A common mistake made by insurance adjusters is to refuse to waive your deductible when the other driver is identified, but doesn’t have car insurance, or if the driver of the other car cannot be identified. But the Massachusetts policy language doesn’t read that way. Adjusters often quote the fourth section of the endorsement, saying they will waive the deductible only if you are “entitled to recover in court against an identified person.”
But this section of the endorsement applies only when other conditions are not met. Those conditions state the owner of the other car must be identified, not the driver. The endorsement does not require you be legally entitled to damages from someone else and says nothing about requiring the other driver to have car insurance.
Likewise, Michigan doesn’t differentiate between insured or uninsured at-fault drivers. If you aren’t at fault for the accident, the insurance company must waive the deductible. This is an important point to remember when dealing with this coverage. If your adjuster refuses to waive the deductible, make sure you get a fully explained reason in writing, with copies of documents supporting the argument. The adjuster should be able to provide you with policy language that clearly explains why the deductible could not be waived in your case. If you still don’t agree, get in touch with your state’s insurance department to get help enforcing your rights under the policy.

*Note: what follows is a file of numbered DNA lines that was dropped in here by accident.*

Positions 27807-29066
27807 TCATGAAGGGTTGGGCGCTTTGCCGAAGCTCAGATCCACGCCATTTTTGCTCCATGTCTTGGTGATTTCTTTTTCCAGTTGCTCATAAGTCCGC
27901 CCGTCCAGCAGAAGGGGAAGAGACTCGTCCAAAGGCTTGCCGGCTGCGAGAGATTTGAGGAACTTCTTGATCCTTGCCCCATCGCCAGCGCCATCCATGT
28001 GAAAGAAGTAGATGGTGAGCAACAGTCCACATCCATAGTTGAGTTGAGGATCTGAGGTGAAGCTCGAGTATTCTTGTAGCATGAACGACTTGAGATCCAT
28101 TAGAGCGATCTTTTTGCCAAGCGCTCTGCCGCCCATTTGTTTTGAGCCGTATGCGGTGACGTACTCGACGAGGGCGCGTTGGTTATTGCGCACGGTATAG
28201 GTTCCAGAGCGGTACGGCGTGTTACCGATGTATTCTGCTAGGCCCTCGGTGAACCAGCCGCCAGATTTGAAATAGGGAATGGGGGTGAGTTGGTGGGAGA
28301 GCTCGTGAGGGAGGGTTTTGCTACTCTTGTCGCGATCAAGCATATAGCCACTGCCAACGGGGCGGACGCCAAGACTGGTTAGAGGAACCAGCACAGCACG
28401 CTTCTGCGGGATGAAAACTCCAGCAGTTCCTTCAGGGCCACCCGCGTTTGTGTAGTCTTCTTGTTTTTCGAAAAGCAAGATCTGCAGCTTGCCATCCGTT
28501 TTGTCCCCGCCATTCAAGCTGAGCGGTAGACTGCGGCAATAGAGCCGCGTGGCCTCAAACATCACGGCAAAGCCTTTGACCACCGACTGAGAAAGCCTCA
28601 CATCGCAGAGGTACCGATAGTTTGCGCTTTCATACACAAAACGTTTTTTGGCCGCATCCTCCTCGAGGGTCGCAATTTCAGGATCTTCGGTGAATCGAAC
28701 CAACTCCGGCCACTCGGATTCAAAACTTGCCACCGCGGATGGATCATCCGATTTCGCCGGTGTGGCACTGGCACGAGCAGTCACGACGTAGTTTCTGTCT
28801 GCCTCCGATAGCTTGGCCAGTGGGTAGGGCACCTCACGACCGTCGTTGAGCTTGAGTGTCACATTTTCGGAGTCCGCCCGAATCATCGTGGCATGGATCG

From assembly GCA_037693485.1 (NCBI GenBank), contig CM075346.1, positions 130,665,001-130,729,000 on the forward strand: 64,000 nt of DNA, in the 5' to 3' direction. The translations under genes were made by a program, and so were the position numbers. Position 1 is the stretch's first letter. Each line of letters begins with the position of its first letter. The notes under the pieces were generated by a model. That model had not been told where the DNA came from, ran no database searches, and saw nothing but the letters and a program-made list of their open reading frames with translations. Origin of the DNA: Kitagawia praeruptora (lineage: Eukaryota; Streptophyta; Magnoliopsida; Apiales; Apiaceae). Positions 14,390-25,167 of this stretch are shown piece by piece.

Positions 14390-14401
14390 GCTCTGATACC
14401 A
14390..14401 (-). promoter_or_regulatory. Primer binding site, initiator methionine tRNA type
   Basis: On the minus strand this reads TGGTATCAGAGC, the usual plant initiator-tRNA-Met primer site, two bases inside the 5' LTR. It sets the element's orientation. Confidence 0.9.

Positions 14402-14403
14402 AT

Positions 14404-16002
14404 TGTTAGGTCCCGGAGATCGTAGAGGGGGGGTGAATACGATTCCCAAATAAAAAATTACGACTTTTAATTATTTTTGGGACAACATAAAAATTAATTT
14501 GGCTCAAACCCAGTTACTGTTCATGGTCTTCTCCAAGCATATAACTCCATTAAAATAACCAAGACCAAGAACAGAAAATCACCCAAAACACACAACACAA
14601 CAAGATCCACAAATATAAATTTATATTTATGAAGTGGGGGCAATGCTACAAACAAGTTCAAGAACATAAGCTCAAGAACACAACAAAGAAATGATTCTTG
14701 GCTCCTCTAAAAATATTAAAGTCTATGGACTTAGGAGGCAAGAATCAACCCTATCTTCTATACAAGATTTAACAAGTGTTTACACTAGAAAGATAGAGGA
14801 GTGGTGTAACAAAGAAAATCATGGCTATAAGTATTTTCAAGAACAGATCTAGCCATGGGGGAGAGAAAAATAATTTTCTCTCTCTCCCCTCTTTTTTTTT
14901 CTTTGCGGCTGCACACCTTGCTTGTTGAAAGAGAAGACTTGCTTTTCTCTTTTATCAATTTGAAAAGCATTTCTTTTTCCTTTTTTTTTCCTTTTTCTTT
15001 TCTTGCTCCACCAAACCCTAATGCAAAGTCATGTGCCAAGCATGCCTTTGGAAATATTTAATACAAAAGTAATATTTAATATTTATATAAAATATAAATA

When Fault is in Doubt
All too often, insurance companies can’t agree on who is at fault. When this happens, most companies use a process called arbitration. Most of the time, a dispute arises over conflicting versions of the accident reported by the drivers and witnesses.
In arbitration, participating companies must agree not to sue each other for damages. Instead, each company compiles its accident investigation details and supporting documents. Each adjuster lays out a logical argument for why the other driver is at fault, citing applicable state laws and pointing to evidence supporting the argument.
Once both sides submit their arguments and evidence, a panel of experienced claims adjusters reviews the arguments. A panel can be just one person, but the adjuster can ask for a three-person panel in a complicated case. The panel will discuss the case together and come up with a decision about who is right or wrong, or whether they’re both a little wrong. The arbitrator’s decision about liability is final and binding. A large number of subrogation disagreements are settled this way.
When the At-Fault Driver Has No Insurance
Many times, the insurance company has no other insurance company when seeking auto accident payment recovery. They have to pursue the at-fault driver directly, which is pretty much like getting blood from a stone. This can be especially frustrating for people in states that don’t allow Waiver of Deductible or the CDW version covering your deductible when the other driver is uninsured. In this case, you simply have to do your best to help the adjuster gather evidence on the case and wait for subrogation to go through. This can take a long time and adjusters will sometimes decide the amount of money they are trying to recover is not worth the cost of pursuing recovery in court. That can leave your deductible in the lurch, depending on the laws in your state, so you might have to go after the at-fault person yourself in small claims court. If that happens, you’ll be glad you did all that foot work in making sure the adjuster could prove his case.